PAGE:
When braces have done their job and moved your teeth into the desired position, you will still need to take steps to ensure they don’t move back.
You will normally be given retainers to wear after the braces are no longer needed to ensure the teeth don’t drift to their original position.
The most popular type of retainer uses metal hooks that surround the teeth enclosed by an acrylic plate shaped to fit your palate.
If your teeth are not ready for a retainer, your orthodontist may suggest using a pre-finisher.
This is made of rubber and is similar to a mouth guard. It fixes gaps between the teeth, small spaces between the upper and lower jaw, and other minor problems that braces cannot fix.
A pre-finisher is molded to your teeth with pressure applied. You then be advised to apply pressure to it for a few seconds at a time over a set period until it completes its job.
The retainer and pre-finisher are temporary and can be moved in and out of your mouth.
Here are definitions of some of the key terms used for the different elements of braces.
Appliance: Something attached to teeth to move them or change the shape of the jaw
Arch Wire: Metal wire which is attached to brackets to move teeth
Band: Metal ring placed on teeth to hold on parts of braces
Bracket: Device glued on to teeth to fasten the arch wire
Orthodontic Chain: Used to hold archwires into brackets and to move teeth
Ligating Module: Small plastic donut-shaped device to hold the arch wires in the brackets
Lingual Appliances: Orthodontic devices fixed to inside of teeth
Mouthguard: Protects your mouth from injury during sports and other activities to limit injuries
Retainer: Device usually worn for some time after braces removed to hold teeth in position
Wax: Helps stop braces from irritating your lips especially in early stages
Here are the answers to some common questions about what it like to have braces
What is it like having braces?,
When you have braces, you will probably find your mouth sore for a few days. It can also be uncomfortable when the braces are tightened. However, most of the time you probably won’t even notice them.
Do braces hurt?
It can depend on which type you choose but usually modern braces will not hurt except for the first few days or when they are tightened.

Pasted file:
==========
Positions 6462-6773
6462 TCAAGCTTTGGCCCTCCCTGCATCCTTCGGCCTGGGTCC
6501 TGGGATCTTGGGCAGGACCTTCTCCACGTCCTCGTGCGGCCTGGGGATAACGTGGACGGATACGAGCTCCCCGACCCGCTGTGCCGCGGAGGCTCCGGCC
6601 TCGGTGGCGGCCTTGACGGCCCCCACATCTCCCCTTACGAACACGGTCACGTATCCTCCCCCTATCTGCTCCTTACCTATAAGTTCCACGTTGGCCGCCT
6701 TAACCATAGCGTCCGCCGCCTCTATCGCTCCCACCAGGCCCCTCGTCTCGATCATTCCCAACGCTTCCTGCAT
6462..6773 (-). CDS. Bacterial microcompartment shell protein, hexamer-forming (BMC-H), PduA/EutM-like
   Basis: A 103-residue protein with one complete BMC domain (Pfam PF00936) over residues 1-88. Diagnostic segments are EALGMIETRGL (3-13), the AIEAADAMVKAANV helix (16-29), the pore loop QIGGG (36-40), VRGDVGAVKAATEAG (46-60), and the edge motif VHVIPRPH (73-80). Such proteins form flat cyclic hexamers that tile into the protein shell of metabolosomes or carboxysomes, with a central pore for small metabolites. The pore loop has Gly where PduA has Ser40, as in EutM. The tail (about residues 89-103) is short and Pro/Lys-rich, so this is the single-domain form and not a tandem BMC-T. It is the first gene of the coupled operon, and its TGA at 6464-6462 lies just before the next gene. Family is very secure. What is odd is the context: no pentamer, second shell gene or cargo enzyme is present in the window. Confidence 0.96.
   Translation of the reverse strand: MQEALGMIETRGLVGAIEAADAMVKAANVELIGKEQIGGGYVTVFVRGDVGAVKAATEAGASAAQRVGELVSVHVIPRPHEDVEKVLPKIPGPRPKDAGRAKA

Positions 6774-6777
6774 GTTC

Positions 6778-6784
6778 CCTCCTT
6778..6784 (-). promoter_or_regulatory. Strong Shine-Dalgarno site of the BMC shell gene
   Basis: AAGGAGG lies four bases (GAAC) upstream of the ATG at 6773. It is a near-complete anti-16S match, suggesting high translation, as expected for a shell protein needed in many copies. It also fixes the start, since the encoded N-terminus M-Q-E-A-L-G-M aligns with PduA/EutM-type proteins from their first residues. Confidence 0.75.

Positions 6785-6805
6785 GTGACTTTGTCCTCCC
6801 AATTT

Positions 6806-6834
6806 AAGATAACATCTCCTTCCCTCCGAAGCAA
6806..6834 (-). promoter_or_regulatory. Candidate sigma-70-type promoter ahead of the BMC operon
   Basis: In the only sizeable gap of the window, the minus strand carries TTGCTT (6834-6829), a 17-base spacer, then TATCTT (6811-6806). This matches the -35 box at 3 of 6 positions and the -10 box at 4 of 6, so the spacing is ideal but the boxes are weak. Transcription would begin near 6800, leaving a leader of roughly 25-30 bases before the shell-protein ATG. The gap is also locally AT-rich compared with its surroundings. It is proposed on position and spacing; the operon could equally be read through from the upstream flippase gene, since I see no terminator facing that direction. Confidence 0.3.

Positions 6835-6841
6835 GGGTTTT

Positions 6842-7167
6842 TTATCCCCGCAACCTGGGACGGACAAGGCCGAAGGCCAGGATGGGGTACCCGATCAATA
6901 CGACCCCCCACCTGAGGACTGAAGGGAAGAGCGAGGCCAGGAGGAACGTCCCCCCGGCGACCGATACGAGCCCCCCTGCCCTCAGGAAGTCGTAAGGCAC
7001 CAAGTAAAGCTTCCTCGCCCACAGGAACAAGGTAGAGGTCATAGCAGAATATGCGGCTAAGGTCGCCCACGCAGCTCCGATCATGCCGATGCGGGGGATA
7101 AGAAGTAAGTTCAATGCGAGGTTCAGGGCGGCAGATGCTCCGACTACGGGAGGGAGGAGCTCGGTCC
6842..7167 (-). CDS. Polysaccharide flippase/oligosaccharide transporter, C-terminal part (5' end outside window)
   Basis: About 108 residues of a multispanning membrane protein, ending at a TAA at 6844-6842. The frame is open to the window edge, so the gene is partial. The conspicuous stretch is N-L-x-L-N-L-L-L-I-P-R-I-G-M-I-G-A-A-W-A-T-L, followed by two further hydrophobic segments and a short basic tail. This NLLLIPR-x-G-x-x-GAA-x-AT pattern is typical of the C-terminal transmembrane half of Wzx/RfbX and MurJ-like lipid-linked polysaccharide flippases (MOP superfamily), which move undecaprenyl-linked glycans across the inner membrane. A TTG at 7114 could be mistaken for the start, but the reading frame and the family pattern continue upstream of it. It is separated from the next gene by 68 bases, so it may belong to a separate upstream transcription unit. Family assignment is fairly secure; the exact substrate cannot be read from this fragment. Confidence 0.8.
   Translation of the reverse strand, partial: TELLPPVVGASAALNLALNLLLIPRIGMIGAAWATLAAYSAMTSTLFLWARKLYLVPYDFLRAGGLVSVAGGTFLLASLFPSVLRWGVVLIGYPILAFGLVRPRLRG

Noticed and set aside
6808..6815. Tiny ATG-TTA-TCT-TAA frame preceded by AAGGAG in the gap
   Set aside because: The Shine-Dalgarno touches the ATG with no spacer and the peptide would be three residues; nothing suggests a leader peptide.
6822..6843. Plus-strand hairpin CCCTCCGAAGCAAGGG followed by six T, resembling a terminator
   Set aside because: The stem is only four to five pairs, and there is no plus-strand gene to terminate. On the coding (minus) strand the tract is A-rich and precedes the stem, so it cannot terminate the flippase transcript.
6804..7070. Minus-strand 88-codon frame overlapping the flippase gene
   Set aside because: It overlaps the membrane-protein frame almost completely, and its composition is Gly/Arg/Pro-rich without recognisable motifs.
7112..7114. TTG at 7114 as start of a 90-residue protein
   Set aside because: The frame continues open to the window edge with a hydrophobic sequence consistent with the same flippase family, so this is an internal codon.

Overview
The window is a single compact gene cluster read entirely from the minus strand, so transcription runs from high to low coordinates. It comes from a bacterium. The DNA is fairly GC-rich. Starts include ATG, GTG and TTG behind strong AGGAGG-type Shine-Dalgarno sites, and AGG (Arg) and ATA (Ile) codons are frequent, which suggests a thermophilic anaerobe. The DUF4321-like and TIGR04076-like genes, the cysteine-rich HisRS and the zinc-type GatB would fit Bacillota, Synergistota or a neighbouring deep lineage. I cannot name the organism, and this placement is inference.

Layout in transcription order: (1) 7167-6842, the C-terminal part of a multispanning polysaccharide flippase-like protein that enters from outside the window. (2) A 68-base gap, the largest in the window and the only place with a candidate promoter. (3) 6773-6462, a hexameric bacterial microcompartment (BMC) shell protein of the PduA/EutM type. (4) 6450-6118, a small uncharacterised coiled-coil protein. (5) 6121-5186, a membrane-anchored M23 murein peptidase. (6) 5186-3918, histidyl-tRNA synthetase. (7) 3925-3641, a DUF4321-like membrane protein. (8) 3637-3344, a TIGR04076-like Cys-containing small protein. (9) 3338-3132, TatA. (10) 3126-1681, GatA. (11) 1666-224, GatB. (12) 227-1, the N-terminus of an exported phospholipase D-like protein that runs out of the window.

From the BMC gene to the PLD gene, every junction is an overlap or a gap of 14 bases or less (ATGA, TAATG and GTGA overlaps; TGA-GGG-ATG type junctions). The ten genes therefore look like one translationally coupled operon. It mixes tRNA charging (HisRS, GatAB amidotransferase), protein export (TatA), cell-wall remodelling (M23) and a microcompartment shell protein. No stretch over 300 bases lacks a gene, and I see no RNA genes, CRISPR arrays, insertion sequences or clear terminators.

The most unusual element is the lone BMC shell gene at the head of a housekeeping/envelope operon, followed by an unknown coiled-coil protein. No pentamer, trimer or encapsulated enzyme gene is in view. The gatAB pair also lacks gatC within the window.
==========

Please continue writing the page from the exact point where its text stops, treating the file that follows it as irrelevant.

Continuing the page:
While the manufacturers are always looking for ways to make them more comfortable, a little discomfort at the beginning is still common. You will be able to take some painkillers if necessary. The pain may be greater if you start orthodontic treatment when you are an adult.
Will it be embarrassing to wear braces?
Over 70% of teenagers wear braces and therefore most people have some experience of them so there is no need to feel embarrassed. If you start treatment when you are an adult, the proportion of people wearing braces is lower but you will still find most people supportive.
Will braces cause sores in my mouth?
Sometimes you might experience sores on your lips in the first few days. These can easily be rinsed in water or special solution and will usually heal within a week or so. You can also put wax on the braces to prevent the braces from rubbing and irritating the sore.
How long does orthodontic treatment take?
It varies a lot depending on exactly what changes need to happen in your mouth. When started young it may last a few months. From the age of 12, it can take a year or two and perhaps more for adults. However it depends very much on your personal situation and your orthodontists will be able to advise you.
Braces are devices which are used to straighten teeth, correct bite problems and fix irregular teeth.
They are made of three basic parts:
– Bonding (or band)
– Arch wire
The bonding is used to fix the brackets to the teeth.
The arch wire goes through the brackets and is held in place with small rubber bands.
The brackets and arch wire work together to move the teeth into new positions to straighten the teeth.
The arch wire works by putting pressure on the brackets to help move the teeth into the desired new position.
When pressure is applied to your teeth like this, they loosen slightly from the gums. Bone grows in to support the tooth in its new position but this takes time so the process needs to be done slowly.
That’s why you may have to wear braces for about two years and adjustments are only made every few weeks.